Winter Tips by Look Good Feel Better

Cancer treatments may make your skin dry, itchy and cracked, which is worse in the winter because the humidity level drops. Here are easy ways to give your skin the extra care and attention it needs this winter.

Bundle up.

Dry, windy weather conditions can aggravate dry skin. Therefore, it is very important to wear clothes that will protect your skin from freezing temperatures, including a coat, hat, scarf that wraps around your face, gloves or mittens, heavy socks, and waterproof shoes or boots. Dressing in layers is also a good idea. Put clothes made from soft, breathable fabrics closest to your skin and then add a warm sweater or fleece on top.

Limit the amount of time you spend in the bath or shower.

Personally, there’s nothing like a long, hot bath or shower to make a cold, dreary day a little better. However, according to the experts, it’s best to stick with short (no more than 10 minutes), lukewarm baths/showers to prevent dry, itchy skin. Also, consider using a washcloth rather than a loofah or a sponge.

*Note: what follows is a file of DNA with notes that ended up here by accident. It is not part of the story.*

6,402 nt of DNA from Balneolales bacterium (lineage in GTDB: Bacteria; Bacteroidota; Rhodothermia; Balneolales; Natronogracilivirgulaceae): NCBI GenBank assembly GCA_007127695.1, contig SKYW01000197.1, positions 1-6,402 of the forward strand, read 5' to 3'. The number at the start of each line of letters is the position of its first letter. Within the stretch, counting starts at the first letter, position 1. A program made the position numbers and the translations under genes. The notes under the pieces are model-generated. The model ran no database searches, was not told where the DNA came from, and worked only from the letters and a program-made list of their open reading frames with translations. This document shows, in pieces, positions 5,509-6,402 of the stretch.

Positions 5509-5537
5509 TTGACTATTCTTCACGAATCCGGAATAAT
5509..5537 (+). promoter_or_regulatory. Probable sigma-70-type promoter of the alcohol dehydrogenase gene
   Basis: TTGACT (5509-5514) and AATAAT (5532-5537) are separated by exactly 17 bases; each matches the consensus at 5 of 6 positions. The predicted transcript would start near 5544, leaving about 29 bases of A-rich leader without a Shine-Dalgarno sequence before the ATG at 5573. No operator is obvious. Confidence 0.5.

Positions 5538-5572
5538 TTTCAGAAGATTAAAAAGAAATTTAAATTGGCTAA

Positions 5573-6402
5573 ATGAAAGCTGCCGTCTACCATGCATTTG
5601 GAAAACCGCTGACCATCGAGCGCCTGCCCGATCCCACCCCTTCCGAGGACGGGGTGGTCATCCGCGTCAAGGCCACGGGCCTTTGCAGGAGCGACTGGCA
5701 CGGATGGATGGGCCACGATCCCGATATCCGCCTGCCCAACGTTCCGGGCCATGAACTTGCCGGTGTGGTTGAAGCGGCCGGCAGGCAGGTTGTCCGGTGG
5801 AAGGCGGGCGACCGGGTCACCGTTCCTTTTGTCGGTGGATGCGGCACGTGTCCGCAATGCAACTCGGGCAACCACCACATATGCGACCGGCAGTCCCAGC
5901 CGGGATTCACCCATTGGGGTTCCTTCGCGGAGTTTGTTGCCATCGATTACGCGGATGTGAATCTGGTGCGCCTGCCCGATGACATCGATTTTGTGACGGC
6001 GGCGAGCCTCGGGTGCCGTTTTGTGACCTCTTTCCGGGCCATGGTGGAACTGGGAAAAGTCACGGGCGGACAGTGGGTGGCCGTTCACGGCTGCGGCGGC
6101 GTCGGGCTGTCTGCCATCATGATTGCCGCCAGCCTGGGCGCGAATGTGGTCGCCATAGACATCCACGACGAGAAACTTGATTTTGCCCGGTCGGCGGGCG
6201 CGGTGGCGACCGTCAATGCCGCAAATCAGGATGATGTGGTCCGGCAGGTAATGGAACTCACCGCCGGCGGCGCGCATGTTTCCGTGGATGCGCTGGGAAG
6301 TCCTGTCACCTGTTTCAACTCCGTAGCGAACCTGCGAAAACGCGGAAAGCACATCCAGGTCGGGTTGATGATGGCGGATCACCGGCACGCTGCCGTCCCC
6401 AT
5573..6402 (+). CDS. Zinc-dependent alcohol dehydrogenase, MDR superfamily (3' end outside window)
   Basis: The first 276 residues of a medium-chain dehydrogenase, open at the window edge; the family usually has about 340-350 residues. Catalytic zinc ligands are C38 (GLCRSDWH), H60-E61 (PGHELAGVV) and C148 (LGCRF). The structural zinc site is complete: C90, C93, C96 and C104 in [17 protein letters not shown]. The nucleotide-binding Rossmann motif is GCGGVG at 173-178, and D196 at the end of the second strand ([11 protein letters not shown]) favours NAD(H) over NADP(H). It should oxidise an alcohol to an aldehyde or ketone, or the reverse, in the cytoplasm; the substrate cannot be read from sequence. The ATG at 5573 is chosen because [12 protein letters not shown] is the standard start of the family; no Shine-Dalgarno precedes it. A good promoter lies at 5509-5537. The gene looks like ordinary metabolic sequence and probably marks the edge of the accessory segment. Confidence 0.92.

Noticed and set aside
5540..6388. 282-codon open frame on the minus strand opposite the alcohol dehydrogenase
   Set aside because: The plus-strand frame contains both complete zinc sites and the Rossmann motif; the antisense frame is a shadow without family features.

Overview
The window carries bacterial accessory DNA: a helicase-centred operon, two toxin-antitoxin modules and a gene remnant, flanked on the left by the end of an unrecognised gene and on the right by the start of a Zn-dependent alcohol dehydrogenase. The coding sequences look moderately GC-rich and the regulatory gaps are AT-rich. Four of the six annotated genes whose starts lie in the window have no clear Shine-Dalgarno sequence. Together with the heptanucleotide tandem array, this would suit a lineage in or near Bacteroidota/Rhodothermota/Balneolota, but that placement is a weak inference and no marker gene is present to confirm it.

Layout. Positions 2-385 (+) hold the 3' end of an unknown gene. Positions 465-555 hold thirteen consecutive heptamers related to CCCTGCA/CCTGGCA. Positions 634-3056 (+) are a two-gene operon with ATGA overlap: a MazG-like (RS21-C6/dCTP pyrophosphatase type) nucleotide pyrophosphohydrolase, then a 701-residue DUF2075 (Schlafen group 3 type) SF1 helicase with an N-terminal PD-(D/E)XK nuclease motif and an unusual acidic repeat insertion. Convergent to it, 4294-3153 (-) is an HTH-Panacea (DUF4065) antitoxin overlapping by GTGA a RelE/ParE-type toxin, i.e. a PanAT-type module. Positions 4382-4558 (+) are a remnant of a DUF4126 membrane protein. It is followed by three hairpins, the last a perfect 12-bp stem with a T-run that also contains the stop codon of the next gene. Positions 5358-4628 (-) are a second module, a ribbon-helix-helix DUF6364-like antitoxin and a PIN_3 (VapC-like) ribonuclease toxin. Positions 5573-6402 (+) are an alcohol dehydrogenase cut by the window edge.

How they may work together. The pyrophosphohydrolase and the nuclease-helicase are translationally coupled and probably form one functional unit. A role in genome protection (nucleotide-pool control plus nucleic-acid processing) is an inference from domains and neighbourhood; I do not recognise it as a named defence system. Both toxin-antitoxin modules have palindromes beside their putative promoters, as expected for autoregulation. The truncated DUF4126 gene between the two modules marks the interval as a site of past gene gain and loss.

Use gentle soaps and laundry detergents.

The chemicals, scents, and perfumes found in many soaps, cosmetics, lotions, and laundry detergents can dry out and irritate skin that has already been affected by winter weather or cancer treatment. Choose gentle “fragrance-free” or “unscented” soaps and detergents or products that are made for babies.

Moisturise, moisturise, moisturise.

It is best to use creams or ointments rather than lotions, because the thicker consistency helps prevent skin dehydration better. Try to apply the moisturiser all over your body within 15 minutes of showering and at night before bedtime.

Drink lots of fluids.

Keeping your skin healthy and hydrated not only depends on what you put on it, but also what you put into it. Women should aim to consume at least nine cups of water each day and men should shoot for 12.5 cups. This includes the water found in food, as well as what you drink. If you aren’t a fan of plain water, try drinking a flavoured water or herbal tea. Eating foods with a high water content, like lettuce, watermelon, broccoli, soup, and yogurt is another good option.

Wear sunscreen.

Even in the winter it is important to put on sunscreen before you head outside. You should choose a broad-spectrum sunscreen that protects against both UVA and UVB radiation, is water resistant, and has a sun protection factor (SPF) of 30 or higher.

Much of what you need to do to protect your health is common sense, but the key is to make these strategies part of your regimen during the winter.


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